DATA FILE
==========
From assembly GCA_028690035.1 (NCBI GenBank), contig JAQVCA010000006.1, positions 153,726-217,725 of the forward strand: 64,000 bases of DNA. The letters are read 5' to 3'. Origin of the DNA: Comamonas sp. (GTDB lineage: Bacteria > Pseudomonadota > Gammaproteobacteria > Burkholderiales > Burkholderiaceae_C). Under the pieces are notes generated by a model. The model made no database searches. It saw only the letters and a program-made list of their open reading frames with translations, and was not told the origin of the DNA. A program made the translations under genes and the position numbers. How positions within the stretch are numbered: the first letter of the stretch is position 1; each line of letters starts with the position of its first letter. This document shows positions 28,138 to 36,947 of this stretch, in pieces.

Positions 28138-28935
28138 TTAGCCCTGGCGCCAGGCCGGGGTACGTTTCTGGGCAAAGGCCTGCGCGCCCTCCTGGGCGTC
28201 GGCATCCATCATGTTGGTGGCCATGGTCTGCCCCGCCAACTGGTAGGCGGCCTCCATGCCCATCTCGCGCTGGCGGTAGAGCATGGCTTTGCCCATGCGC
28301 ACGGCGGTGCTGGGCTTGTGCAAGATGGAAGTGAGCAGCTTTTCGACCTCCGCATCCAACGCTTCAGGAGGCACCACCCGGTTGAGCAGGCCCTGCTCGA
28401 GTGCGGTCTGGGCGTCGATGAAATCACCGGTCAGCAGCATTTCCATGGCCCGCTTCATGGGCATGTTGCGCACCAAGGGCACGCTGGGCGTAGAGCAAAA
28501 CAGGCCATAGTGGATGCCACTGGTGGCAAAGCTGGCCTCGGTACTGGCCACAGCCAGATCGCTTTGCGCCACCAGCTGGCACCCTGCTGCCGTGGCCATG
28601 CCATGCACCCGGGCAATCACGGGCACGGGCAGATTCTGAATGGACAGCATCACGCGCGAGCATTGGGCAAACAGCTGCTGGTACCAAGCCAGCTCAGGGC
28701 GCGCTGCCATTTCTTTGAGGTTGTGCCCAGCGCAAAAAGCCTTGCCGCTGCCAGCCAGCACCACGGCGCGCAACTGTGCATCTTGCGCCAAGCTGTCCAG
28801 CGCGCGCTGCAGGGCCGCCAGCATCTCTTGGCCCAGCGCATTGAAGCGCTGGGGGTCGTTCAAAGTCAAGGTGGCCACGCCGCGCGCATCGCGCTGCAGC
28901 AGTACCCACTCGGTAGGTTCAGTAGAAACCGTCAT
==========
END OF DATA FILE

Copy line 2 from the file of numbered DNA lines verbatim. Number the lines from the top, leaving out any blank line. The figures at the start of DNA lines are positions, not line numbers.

Positions 28138-28935